Leaving School // Prom

You'd think having left school almost three weeks ago I would have been back to blogging with all guns blazing, but life got in the way. I've been working a lot recently and just enjoying my freedom in general. I can't quite believe I have left school, I feel like I'm on a long break and I'm going back soon. It feels weird not being up to my eyeballs in coursework and revision.
Last Tuesday was my school leavers prom. It wasn't much like a year 11 prom (which let's face it, is so OTT) but more of a fancy meal with a DJ and photobooth. If you're interested, I wore this dress from Motel Rocks with some shoes that I'm going to post about shortly. Alas, the dress did not look like that on me but for a one-night thing, I went with it.

I'm going to draft a few more posts and in true High School Musical style, get my head in the game.


Tattooed Children

Photographs | Mr Elbank

Yesterday I came across this article that reported a new 'tattoo parlour for children' was soon to be open in Whitstable. Obviously, such a thing would be completely immoral and probably illegal but the ideas behind the studio were all very valid.
Artist, Sadie Hennessy, created the art instillation as a way to spark debate and conversation surrounding the sexualisation of children and the rapid speed in which they want to adopt an 'adult' lifestyle, in today's society. Despite its aims to provoke thought and controversy, Hennessy received many genuine requests from people who had seen the advertisement. 
The bottom line of the campaign suggests that children are desperate to grow up and act like adults but still have the mind of a child. To them, a Hello Kitty or Tinkerbell tattoo seems quite appealing at 13, but it's a life long commitment and this ideal reflects other issues such as the desire for young people to drink, have sex and try addictive substances. 
Saddie employed the right conventions in order to achieve the reaction from the public that she was hoping for. She wanted to encourage people to be shocked into action by what they had seen and speak out. One person took to Twitter saying, 'Horror of horrors, seen in Whitstable; opening soon - world's first tattoo parlour for kids. Is this legal?' With its also tongue-in-cheek nature and strapline that reads, 'A gift for life, at pocket money prices,' it's obvious the art instillation is not a legitimate business. However, the initial effect it has on its audience puts the situation into perspective and enhances the realisation of just how quickly the children of our generation are growing up.


Coffee Table Books #1 - The Book of Skulls

You wouldn't usually find me with my nose in a fictional book about vampires or zombies but there's nothing I love more than receiving a 'coffee table book' as a gift. Often conversation starters, coffee table books are set out for entertainment purposes and for visitors to flick through. They also serve decorative purposes and there's no real narrative or chronological order so you can pick up wherever you fancy. I've collected a few over the years and couldn't do them all justice if I wrote about them in one post so I've decided to start a mini series where I 'review' my most prized gems. I've previously written a post about The Tote Bag that you can read here. We're going to hit things off with my most recent addition, The Book of Skulls.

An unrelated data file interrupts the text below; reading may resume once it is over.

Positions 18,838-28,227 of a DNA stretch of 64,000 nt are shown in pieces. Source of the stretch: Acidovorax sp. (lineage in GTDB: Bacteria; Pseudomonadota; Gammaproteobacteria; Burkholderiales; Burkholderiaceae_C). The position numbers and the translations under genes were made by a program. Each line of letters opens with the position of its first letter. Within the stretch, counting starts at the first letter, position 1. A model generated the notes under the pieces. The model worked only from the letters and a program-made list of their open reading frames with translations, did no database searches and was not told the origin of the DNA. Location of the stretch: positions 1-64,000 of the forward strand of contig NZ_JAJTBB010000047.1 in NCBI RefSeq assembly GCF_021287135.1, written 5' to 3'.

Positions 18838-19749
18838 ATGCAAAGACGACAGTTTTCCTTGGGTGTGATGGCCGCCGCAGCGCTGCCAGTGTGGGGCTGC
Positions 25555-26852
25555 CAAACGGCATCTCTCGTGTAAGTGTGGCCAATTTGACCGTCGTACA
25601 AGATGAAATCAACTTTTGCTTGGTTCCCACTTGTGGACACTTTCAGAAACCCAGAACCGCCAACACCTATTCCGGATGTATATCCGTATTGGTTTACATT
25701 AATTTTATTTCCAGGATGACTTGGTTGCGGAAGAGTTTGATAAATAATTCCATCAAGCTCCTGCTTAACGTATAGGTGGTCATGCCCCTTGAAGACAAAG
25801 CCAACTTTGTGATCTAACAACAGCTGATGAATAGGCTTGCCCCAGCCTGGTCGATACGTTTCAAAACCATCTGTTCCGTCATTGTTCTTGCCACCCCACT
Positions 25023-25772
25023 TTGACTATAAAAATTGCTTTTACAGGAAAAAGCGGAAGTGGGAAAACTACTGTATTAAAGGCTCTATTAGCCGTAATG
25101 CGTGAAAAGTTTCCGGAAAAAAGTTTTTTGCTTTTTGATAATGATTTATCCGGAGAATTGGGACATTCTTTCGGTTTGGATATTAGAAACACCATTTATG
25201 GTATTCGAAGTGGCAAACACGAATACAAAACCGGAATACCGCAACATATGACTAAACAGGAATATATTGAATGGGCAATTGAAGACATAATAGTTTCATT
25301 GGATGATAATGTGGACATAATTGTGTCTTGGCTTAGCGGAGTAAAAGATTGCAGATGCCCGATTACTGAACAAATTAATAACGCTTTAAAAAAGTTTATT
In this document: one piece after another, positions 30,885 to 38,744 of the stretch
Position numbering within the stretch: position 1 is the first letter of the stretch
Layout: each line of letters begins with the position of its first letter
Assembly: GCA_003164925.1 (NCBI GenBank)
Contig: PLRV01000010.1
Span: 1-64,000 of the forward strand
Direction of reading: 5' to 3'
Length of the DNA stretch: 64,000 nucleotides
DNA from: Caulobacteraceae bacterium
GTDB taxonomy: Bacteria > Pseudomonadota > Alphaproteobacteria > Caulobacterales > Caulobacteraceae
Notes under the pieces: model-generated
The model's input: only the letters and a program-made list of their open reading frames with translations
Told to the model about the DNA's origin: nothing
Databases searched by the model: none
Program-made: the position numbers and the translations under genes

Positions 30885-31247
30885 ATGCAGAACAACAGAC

Like I'm sure a lot of you did, I too went through an 'emo' stage but I never really grew out of my fascination for skulls. The Book of Skulls is a beautifully designed, aesthetically stimulating, non-fiction book about the history of skulls and their iconography in the 21st century. As an art student, I'm not only interested in the content of a book but the workings and design of it also. The Book of Skulls is designed in an interesting way that is engaging, contemporary and above its game within the current market. Apart from a few pages that deliver the key facts and historical content, there's a very high image to text ratio so it's a book that delivers everything you might need just by flicking through and enjoying the pictures. My particular favourite pages include illustrations by Megamunden (pg. 34) and James Joyce (pg. 48). The book also talks about skulls in the fashion industry and features designers such as Vivienne Westwood (pg. 130-131) and Alexander McQueen (pg. 122). 

Overall, The Books of Skulls is visually stimulating and features beautiful editorial images that can be appreciated and enjoyed by anyone. It is both informative and entertaining and it a perfect little book to flick through to gain inspiration. 


Playlist #23 & Life Update

Royal Blood ~ Figure It Out

Eliza And The Bear ~ It Gets Cold

Sam Smith ~ Stay With Me

Shields ~ All I Know

Nantes ~ Fly

Franz Ferdinand ~ No You Girls

Royal Blood ~ Figure It Out


Well, I've left school. It still feels very surreal and I can't quite believe how quickly these last two years of sixth form have flown by. In general, it feel like yesterday I started, then I think about specific events and I think 'okay yeah, that seems like ages ago'. Although I don't have any lessons, I'm still going back for exams so it hasn't not been too emotional just yet. My 'prom' is fast approaching and I'm still looking for something to wear. Unlike a year 11 prom, it's fairly casual and more of a fancy meal at a restaurant/bar. My last exam is on 10th June so until then, I'm going to be a bit MIA. I've received my coursework grades back and (without blowing my trumpet) they're flipping good so I want to prepare myself the best I can for these exams to have the best possible chance of getting a good grades overall. I really do not know what I'm going to do when this is over. I already feel lost knowing that I don't have any coursework to do. I'm sad to be closing the door on this stage in my life.